woensdag 22 juni 2016
Nocturnal Koreans. Wire
Fast forward to 2016. Although I missed the band's latest album, with the more recent releases I enjoyed myself. Like I do with Nocturnal Koreans. There's no more danger in Wire's music nor anything radical. So where does that leave the band's fans of 1979? Do they get their way around a The Moody Blues like moody ballad that 'Forward Position' is? I can't imagine they would, except that just like the band they are four decades older as well. Things change, develop, mature. That is not always the case with musical taste, I've noticed. Some preferences are ingrained, unmoveable, unshakeable. So good luck with this album for those who fit the description.
Did Wire move my way? No, we've met somewhere in the middle.Wire started in 1976 in London in the year before punk really broke into mainstream conciousness. In 1977 it released 'Pink Flag', "perhaps the most original debut album to come out of the first wave of British punk" or so All Music wants us to believe. The first of 15 albums. There are two large hiatuses in the band's output of 8 and 12 years.In this decade the band is stepping up on production with four albums. In 2016 three of the original members are still in the band, Colin Newman, Robert Grey and Graham Lewis. Matthew Simms completes the band.
In a way Nocturnal Koreans is an album like Wire would have released in 1980. An eight song album which would have allowed the band to release an album a year, like was usual for most acts in the day. Only the biggest bands started to break that regularity at the time, to become the standard in later decades. Only a year after the release of 'Wire' there is a new album.
Nocturnal Koreans is a moody album, somewhat subdued. The opening is a nod to the past. The title song is up tempo, as such the fastest song on the album. There are elements of what New Order does in its most poppy songs and The Cure kind attacks on the guitar strings. Under all that there is a pleasant layer of synths, giving the song a pleasant feel. Colin Newman sings with the subdued voice so typical of the post punk era. Fun was not allowed. We were facing the end of the world, remember? 'Internal Exile' is a bit of a surprise if we look at things from that angle. The song has a bit of a smile around it. The horns (synths?) and the guitar have glimmers of irony in their sound. The fierce pounding on the snaredrum drives the song on, giving it pace. The lyrics have some nice catches in them making concentrated listening required. 'Internal Exile' is as close to a party song as Wire comes on Nocturnal Koreans.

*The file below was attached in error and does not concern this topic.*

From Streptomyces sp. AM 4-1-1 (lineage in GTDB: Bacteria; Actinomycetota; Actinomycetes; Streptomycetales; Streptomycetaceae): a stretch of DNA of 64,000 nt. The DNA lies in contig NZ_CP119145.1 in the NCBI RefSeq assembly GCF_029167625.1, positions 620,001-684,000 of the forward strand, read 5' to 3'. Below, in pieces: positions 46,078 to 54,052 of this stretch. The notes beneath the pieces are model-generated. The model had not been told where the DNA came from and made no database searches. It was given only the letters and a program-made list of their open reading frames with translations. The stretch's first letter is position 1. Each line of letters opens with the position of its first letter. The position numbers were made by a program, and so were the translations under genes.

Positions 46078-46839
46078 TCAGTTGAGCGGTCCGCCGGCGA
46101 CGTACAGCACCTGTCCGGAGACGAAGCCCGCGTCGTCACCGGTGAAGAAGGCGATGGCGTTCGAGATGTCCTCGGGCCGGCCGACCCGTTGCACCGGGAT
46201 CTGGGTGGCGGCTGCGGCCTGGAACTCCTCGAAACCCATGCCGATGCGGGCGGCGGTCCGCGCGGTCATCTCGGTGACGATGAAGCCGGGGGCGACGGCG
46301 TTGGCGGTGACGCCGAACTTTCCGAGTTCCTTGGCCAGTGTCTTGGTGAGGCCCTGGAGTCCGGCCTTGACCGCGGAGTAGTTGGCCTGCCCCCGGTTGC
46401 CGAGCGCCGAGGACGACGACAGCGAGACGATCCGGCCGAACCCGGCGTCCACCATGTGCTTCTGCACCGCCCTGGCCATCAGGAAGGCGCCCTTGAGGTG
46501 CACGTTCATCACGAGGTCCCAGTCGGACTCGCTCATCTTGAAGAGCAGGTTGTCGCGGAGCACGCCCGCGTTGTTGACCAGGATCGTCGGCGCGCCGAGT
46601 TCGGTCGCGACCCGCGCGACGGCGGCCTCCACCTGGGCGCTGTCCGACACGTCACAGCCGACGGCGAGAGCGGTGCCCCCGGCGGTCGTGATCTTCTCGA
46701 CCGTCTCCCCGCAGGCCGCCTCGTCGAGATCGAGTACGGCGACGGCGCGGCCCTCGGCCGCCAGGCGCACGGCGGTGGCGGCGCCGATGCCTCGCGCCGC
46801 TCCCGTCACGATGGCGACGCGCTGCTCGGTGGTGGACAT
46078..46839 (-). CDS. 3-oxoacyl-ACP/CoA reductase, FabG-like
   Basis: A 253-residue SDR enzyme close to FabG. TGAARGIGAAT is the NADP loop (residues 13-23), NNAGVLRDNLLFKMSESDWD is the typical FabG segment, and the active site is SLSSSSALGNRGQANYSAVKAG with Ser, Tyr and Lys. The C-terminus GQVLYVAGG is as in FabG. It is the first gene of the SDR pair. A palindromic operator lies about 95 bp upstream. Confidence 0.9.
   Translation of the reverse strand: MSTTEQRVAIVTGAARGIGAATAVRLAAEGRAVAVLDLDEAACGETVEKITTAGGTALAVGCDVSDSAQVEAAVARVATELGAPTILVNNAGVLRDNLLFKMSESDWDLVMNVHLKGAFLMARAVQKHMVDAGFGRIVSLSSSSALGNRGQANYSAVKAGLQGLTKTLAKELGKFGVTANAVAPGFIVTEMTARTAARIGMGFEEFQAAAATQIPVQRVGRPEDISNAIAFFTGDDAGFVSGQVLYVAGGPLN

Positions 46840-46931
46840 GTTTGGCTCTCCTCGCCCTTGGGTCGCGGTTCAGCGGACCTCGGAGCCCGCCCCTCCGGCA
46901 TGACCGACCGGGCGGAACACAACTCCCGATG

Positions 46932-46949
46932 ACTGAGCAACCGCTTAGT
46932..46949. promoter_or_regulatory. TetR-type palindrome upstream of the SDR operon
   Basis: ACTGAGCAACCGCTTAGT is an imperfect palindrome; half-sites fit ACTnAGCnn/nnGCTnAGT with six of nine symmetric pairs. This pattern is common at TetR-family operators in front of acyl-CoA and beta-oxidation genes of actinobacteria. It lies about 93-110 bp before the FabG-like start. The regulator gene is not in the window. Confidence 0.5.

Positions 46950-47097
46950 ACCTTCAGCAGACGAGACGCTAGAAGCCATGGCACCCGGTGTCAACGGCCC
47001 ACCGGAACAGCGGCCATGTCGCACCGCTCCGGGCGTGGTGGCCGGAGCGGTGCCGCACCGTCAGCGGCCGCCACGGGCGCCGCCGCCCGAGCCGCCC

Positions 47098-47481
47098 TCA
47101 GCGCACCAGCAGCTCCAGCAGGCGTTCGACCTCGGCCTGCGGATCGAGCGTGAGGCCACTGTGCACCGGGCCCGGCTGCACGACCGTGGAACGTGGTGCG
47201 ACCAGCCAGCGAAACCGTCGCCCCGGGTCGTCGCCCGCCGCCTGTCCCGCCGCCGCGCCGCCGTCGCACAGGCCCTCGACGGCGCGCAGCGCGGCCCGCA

This title is well chosen for this Wire album. It is an album for the night. The sound does not allow a lot of sunshine, nor moonlight for that matter. From the last remnants of a party or better a party faintly imagined, Nocturnal Koreans becomes a serious album with music for a bunch of people who do not want to go home just yet. People that do not need a lot of stimuli any longer. Just hanging on a couch, a last drink in a hand but with a mind seriously wondering whether it's smart to drink it all. The first glimmers of the new day enters the brain. That is the music Wire presents with a song like 'Forward Position'.
The story would have held up were it not that 'Numbered' heads back into party territory with 'Numbered' and 'Still', but there's always someone around who tries to reactivate the remnants of the party. The songs remain on the dark side though. 'Still' could even have been a song for Kaiser Chiefs. Just add a little bit more exuberance and "whoas" or to stick to the story, light. With the little do-do's Wire comes close to a commercial song. It's far too late to score a hit for the band, but this song somehow ought to deserve just that.
With 'Pilgrim Trade' the rhythm goes down again as does the mood. It never gets too dark. For that Colin Newman's voice is too light. There may not be a lot of emotion in his singing, there is no negativity as well. Newman is a neutral singer. The band holds neutral players. Yet is not hard to warm to this music.
It all ends with 'Fishes Bones'. A song that reminds me the most of where Wire comes from. The drums stay out of the song for quite a while. The talk-singing brings Iggy Pop and Lou Reed to mind. The music has some of the recalcitrance of the late 70s, without coming close to the energy of the day.
Summing up I think Wire has made a interesting and good album that intrigues me as well. For a band that I definitely did not like at all when it all started for it, that is quite a leap. It may have taken them 40 years to do so, as it did for me of course, that is a feat.
You can listen to 'Nocturnal Koreans' here:
or buy Nocturnal Koreans on Bol.Com